Until now, genetic risk factors for breast cancer have usually been studied as single factors. Professor Arto Mannermaa´s team intends to explore the big picture and look for more factors which significantly increase the risk of illness when they interact. This is where artificial intelligence comes in.
Mannermaa’s team is developing algorithms that can learn on the basis of genomic and clinical data, and identify and predict risk factors. Learning algorithms are also used in the interpretation of mammography images. Genomic and clinical data are integrated to an AI model that not only helps to determine the risk of illness, but also in drawing up individual treatment plans.
The question Mannermaa wants to answer is which factors have contributed to the onset of breast cancer in a patient. Mannermaa’s team has created an AI model for breast cancer risk factors that is being tested with Finnish and international material.
“We also have material obtained from the Biobank. We are comparing the data of breast cancer patients and healthy individuals and trying to find the interactive combination of all variables that has the greatest influence on the onset of breast cancer.” says Mannermaa
One of the study’s targets concerns normal genomic variation, or SNPs. The rapid development of DNA sequencing techniques has made it possible to determine single nucleotide polymorphisms (SNPs), providing a very accurate estimate of the differences between individuals.SNP is the difference in the DNA chain caused by a mutation within a population.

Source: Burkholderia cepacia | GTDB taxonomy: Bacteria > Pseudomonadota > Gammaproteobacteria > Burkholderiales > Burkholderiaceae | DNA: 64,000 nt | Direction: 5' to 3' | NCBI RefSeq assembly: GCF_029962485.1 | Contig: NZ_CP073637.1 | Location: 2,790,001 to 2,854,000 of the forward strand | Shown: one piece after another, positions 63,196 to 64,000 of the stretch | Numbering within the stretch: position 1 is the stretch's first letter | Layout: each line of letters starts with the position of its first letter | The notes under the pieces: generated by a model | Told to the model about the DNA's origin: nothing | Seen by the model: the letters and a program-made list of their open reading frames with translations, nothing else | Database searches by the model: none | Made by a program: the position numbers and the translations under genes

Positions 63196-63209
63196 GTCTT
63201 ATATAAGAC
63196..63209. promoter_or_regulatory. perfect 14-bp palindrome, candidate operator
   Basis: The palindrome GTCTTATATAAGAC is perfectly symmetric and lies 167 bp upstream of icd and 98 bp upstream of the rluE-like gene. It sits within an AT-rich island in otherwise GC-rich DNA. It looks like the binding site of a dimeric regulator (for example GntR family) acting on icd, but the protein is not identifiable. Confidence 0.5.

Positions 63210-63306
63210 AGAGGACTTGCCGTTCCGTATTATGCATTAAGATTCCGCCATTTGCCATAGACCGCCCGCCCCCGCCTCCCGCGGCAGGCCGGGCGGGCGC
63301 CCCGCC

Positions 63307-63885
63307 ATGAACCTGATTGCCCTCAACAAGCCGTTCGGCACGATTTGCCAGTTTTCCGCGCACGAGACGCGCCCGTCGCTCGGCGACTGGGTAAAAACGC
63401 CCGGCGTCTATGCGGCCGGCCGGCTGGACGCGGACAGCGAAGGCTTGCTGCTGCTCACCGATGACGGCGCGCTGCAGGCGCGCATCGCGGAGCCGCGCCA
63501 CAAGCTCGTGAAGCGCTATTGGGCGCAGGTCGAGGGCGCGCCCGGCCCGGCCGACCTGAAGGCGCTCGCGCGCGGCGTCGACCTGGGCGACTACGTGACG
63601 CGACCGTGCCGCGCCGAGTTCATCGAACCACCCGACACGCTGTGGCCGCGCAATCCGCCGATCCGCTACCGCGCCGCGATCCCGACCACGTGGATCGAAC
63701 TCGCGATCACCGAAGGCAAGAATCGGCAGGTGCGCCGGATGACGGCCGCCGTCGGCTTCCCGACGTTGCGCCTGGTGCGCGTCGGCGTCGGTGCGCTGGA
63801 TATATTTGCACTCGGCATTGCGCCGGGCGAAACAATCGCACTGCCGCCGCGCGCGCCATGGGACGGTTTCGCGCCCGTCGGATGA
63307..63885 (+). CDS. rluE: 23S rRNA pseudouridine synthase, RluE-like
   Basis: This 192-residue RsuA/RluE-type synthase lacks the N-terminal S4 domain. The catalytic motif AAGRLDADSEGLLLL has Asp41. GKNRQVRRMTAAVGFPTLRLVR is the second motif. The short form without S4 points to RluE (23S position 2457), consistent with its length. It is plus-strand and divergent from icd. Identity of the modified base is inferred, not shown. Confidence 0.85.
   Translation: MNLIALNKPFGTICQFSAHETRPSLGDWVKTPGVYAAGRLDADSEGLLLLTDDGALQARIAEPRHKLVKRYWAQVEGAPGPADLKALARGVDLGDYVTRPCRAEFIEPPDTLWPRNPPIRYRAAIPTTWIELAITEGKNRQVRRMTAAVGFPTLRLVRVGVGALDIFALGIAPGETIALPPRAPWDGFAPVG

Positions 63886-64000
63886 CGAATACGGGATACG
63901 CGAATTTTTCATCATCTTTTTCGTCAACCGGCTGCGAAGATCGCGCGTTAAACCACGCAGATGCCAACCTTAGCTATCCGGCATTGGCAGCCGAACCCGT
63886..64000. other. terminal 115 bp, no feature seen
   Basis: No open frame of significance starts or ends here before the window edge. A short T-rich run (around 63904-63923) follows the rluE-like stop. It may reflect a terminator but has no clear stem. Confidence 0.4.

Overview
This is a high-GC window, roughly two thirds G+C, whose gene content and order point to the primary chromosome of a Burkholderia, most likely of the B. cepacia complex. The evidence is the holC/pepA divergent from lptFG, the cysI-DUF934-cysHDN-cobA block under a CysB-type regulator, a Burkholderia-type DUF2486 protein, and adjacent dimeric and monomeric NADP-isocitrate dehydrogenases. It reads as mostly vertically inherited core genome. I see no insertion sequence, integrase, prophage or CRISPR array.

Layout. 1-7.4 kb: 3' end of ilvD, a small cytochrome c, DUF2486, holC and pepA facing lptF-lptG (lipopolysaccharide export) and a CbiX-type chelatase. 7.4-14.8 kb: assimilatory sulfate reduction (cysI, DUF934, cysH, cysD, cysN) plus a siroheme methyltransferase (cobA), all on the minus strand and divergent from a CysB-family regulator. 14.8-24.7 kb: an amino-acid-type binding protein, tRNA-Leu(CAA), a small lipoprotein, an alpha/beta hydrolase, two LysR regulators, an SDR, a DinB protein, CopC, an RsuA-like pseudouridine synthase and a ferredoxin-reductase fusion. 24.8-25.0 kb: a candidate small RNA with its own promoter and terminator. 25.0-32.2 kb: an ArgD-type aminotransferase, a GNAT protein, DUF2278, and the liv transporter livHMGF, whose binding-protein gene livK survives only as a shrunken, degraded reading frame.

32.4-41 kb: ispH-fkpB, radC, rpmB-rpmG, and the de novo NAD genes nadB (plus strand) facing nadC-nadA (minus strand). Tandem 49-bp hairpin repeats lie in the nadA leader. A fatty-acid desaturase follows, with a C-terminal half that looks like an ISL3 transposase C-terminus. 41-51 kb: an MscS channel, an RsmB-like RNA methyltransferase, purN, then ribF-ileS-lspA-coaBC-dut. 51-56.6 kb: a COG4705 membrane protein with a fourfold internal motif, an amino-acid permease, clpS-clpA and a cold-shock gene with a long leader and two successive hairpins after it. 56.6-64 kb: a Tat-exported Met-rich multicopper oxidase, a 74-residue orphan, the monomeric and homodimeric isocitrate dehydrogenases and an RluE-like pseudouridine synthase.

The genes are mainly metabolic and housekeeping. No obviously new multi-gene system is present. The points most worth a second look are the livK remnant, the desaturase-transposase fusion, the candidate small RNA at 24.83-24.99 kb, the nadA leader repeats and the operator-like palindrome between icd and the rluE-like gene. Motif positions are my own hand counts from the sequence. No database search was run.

Mannermaa’s team is working to identify SNPs related to breast cancer, by means of AI and learning algorithms. The results have been promising. The algorithm helped to identify genes close to SNPs, and these SNPs are probably affecting the operation of the genes. We found a gene network related to oestrogen metabolism.
The amount of data in Mannermaa’s team’s study is so huge that CSC’s (The Finnish ELIXIR node) supercomputing capacity is required.
“About 200,000 SNPs can be identified from one laboratory sample. Each SNP is compared with all the others. In addition, we simulate genetic variation, in other words what SNPs they have in common but remain unidentified. This means that up to another 10 million SNPs can be added to the equation. Add to this variables from imaging and the biobank, and computing capacity is definitely called for.”
The basic model of the Mannermaa team’s AI is based on genetic data. Clinical variables, i.e. breast cancer risk factors, have now been added to this model. Mannermaa believes that the models will significantly improve diagnostics.